Since noodles are generally pre-cooked and they’re a bit bulky, they’re added towards the end of the cooking process, often after any vegetables—again, to ensure everything is cooked evenly. They really only need to be in there for as long as it takes them to warm through, be coated in the sauce, and in the case of “drier” stir-fry recipes, take on a bit of delicious, slightly charred flavor.
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Vegetable chow mein
5. Consider your tools:
You can’t stir fry without a wok—sorry! The depth of a wok allows you to toss your ingredients constantly so everything in the pan cooks evenly, which is just not possible in a frying pan without things flying everywhere. Remember there are plenty of other uses you can put a wok to, from making omelettes, deep-frying, using a bamboo steamer (for bao, dumplings, fish, veg, and more), cooking shellfish, or making any soupy dish. If you’ve got a particularly heavy-based wok, you can even use one implement in each hand, which is a true joy when tackling a lot of heft like noodles or rice.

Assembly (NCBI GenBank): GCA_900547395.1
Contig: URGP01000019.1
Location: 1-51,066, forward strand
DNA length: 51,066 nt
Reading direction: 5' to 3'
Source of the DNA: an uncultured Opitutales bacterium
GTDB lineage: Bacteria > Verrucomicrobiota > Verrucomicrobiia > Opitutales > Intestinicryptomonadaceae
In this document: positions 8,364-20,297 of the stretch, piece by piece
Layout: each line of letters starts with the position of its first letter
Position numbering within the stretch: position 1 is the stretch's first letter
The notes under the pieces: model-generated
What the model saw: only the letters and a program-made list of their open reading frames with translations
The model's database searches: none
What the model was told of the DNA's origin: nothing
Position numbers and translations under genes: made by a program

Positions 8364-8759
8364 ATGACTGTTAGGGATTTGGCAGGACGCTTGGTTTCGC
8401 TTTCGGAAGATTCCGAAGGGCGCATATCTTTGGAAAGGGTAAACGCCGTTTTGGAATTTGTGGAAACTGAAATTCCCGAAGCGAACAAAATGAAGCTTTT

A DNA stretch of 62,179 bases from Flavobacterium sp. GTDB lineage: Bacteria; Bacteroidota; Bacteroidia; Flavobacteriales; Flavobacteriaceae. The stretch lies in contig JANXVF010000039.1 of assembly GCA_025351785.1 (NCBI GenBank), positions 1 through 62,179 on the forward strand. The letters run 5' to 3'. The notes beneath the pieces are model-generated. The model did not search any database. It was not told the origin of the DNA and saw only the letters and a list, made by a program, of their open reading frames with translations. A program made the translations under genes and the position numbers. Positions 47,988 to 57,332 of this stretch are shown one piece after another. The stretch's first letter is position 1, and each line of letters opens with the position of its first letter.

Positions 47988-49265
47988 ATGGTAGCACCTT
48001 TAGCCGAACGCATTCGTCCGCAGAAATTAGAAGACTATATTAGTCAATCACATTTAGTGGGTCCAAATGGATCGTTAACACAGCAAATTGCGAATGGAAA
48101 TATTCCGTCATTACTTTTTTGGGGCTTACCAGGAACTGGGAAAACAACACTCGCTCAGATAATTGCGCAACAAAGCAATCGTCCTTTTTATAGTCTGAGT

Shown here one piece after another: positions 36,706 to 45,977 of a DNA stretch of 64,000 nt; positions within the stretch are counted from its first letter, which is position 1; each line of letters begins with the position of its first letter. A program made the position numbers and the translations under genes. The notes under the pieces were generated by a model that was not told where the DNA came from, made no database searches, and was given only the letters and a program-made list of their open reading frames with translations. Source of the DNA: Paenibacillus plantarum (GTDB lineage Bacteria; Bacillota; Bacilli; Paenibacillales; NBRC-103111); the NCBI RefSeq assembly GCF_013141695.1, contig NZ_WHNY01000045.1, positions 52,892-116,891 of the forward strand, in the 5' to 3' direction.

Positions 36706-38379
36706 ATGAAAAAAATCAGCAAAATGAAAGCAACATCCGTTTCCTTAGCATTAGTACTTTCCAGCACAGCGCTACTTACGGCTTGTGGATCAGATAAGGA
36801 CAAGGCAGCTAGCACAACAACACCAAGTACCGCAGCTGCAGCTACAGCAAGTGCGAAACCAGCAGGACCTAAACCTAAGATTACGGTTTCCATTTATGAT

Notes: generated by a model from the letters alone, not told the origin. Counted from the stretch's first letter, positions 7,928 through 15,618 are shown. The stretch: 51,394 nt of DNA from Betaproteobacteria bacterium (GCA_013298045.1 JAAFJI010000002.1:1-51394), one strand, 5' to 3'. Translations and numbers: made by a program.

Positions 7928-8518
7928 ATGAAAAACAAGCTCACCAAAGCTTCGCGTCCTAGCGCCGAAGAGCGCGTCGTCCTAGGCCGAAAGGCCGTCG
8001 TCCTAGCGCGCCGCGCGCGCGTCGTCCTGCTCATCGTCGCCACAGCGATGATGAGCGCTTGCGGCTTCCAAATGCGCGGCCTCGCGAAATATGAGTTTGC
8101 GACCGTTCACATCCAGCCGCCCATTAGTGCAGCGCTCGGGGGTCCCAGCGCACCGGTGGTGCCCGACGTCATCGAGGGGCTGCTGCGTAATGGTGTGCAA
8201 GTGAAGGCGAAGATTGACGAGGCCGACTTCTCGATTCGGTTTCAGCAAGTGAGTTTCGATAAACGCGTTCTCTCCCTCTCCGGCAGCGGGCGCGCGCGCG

6. Check your pantry
It’s useful to stock up on basic sauces and pastes to work with so you’re always ready to stir-fry. I’d recommend (non-negotiably) sesame oil, oyster sauce, and light, dark, and sweet soy sauces (if you need to know the difference, read the guide here). If you want to go the extra mile, things like jarred sambal, gochujang, and miso paste make great additions right at the end of stir-frying. If you’re looking for a thicker, glossier sauce, dissolve some starch in water and add along with other sauces.
Easy pad kee mao (Thai-style drunken noodles)
Make bok choy and crispy tofu stir fry with Hanna
Xueci makes mapo tofu
Stir-fried sweet soy chicken
Chinese fried rice
5-ingredient stir-fried udon noodles with spinach and beef
Easy japchae (Korean glass noodles with stir-fried vegetables)
Chinese-style fried noodles
Beef and broccoli stir-fry
Sichuan-style crispy pork belly
Kung Pao chicken
Tofu stir-fry with rice